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Future of Work


Analysis and insight on the future of work. Stay updated as Singularity Hub discusses the most important trends related to the future of work.

A Telepresence Robot with a Gripping Arm? ORIGIBOT Is a Dream Come True

Telepresence robots are awesome, but the experience can be frustrating at times. The reason? They lack arms. Whether you want to examine an object yourself, open a door, or pretend to be the Terminator with a Nerf gun, the lack of...

The Truth About Addiction: We’re All Junkies Now

Isn’t it time we start telling the truth about addiction? What is that truth? That we are all addicts and all the time. For this to make sense, it helps to first understand that our ideas...

Future of Work: Why Teaching Everyone to Code Is Delusional

Since 2005, I’ve been grappling with the issue of what to teach young people. I’ve written curricula for junior high students in the US, for a UNICEF program reaching students in a dozen countries,...

Future of Work: What Skills Will Help Us Keep Pace?

From Elon Musk’s tweet that artificial intelligence may be more dangerous than nuclear weapons to the growing clamor of voices warning robots will take away our jobs, it is clear we are focusing more...

Desktop Machine Carves Metal and Wood Like Butter

How many desktop 3D printers have we seen on Kickstarter in recent years? Too many to count. But 3D printing is only half of the digital manufacturing promise. Where 3D printing is additive—CNC machines,...

Million Robot Revolution Delayed—iPhone Manufacturer Foxconn Hires More Humans

Terry Gou is CEO of electronics manufacturer Foxconn. He’s also a big proponent of replacing humans with robots in factories. Gou said Foxconn would replace human workers with a million robots in three years....
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Crowdfunding Begins for Documentary Film Charting the Birth of Singularity University

Matt Rutherford, filmmaker and former producer of Charlie Rose, first met Salim Ismail at a birthday party in San Francisco. Over a beverage and some tech talk, the conversation turned to a new project...
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Visualizing the Future of Food, Well-Being, and Work with Three Incredible RSA Videos

Powerful lectures chock full of information sometimes can be challenging to process and the need for visualization is so great that ultimately it takes an organization like the RSA to find a highly creative way to illustrate this...

Skully Motorcycle Helmet Not Quite Iron Man, But a Taste of Our Augmented Reality Future

If Tony Stark designed a motorcycle helmet, it might look a little like Skully. Sleek black (or white) with an aerodynamic fin. A visor that changes tint at the touch of a finger. A rear...

Pen that Scans and Draws in Millions of Colors Finally Arrives on Kickstarter

Ever bought a king-size box of colored pencils and marveled at all the names? Burnt sienna, cerulean blue, tuscan red. The world is overflowing with colors, too many to count or name. What if...

Burger Robot Poised to Disrupt Fast Food Industry

I saw the future of work in a San Francisco garage two years ago. Or rather, I was in proximity to the future of work, but happened to be looking the other direction. At the...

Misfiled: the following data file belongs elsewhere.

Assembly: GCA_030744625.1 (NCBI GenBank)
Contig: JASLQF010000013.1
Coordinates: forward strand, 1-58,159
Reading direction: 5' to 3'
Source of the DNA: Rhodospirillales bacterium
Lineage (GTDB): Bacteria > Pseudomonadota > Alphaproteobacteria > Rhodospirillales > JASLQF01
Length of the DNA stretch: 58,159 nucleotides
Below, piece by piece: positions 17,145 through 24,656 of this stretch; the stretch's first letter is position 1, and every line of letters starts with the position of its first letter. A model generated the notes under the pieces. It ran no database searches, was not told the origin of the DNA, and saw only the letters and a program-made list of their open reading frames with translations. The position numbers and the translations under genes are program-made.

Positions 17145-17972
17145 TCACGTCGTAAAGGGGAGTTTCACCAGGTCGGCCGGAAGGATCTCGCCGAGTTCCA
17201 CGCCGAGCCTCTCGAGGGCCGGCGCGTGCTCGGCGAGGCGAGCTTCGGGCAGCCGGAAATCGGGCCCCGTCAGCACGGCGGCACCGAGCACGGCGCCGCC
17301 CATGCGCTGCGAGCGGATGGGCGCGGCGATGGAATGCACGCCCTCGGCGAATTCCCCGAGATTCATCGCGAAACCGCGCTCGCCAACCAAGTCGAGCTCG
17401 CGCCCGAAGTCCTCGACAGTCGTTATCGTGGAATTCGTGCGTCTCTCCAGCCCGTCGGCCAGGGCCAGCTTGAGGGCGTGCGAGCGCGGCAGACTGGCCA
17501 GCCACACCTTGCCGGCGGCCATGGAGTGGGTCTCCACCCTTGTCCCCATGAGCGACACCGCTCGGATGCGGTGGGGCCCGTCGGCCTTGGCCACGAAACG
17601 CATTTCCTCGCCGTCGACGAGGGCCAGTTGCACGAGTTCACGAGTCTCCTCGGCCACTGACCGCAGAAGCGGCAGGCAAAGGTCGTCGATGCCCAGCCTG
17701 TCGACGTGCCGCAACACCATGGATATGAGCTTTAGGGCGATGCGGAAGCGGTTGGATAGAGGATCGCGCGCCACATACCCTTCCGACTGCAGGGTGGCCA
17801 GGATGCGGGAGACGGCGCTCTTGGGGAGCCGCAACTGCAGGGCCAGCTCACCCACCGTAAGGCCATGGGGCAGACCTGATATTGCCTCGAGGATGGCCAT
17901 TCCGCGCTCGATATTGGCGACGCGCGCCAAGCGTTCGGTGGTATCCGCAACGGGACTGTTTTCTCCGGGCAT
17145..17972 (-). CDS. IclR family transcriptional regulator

Is Tech Unemployment Good or Bad?

Recently, in conversation with Vinod Khosla, Larry Page was asked what he thinks will happen to jobs in the future as technology begins to replace humans. His response was essentially, "everybody will work fewer hours." Similarly,...

Lab-Grown Cheese Made by ‘Milking’ Genetically Modified Yeast Cells

If you’re against killing animals for food and clothing or believe industrial farming is too resource intense, you may have given up some of life’s greatest pleasures. No juicy steak for you, no deliciously...

Evidence of Abundance #1: More Leisure, Less Work

Is technology making you work harder? Or giving you more time off? Seriously, it feels like it’s enabling me to work around the clock! Heck, I’m writing this email at 37,000 feet on a Virgin...

Neurogames are Ready to Take Flight — Expect a Breakout Year Ahead

“We’re very close.” In just three words, Palmer Luckey of OculusVR fame, perfectly summarized not only where virtual reality stands, but perhaps the entire neurogaming industry. Luckey was on hand to present with other industry...

Toyota’s Replacing Robots With Humans…So They Can Make Even Better Robots

Japan and car manufacturing are pretty much synonymous with robots. Some of the most advanced and practical bots hail from the former and work in the latter. It may, therefore, surprise you to learn Japanese...

Beyond the Hype and Hope of 3D Printing: What Consumers Should Expect

The latest 3D printing Kickstarter smash hit, the Micro, raised its target $50,000 in eleven minutes. The Micro bills itself as the first truly consumer 3D printer—it plugs in with a USB cable, costs...

As Robots Evolve the Workforce, Will Labor Laws Keep Pace?

Humans aren’t just being replaced by robots, particularly as job descriptions adapt to new divisions of labor: A growing number will find themselves working alongside the droids. The situation raises some thorny legal issues.

In Depth With Jason Silva: Brain Games, Trance States, and The Abomination of Death

It’d been awhile, so we contacted Jason Silva to find out what gets him up in the morning these days. Though he’s added a mainstream audience, Silva seems eager as ever to chase the “adjacent possible” and leap over it into even dreamier domains. To learn why, among other things, he’s slightly disappointed Google Glass isn’t Scarlett Johansson, why privacy is malleable and mostly overrated, and how femto-scale computing at black hole densities accounts for the eery silence of the universe—read on.

Foxconn’s Pivot to America: Reverse Outsourcing With Robots

China has been vilified in recent years for stealing US manufacturing jobs, as have the multinationals increasing assembling products there. One reason for the outsourcing, if not its vilification, is a rational one—Chinese factory workers demand and require lower wages than do their American counterparts. In an interesting twist, however, Foxconn, the notorious Chinese manufacturer of all things Apple, recently announced they’re opening a factory in Pennsylvania.

uArm, A Mini Robotic Arm You Can Assemble and Control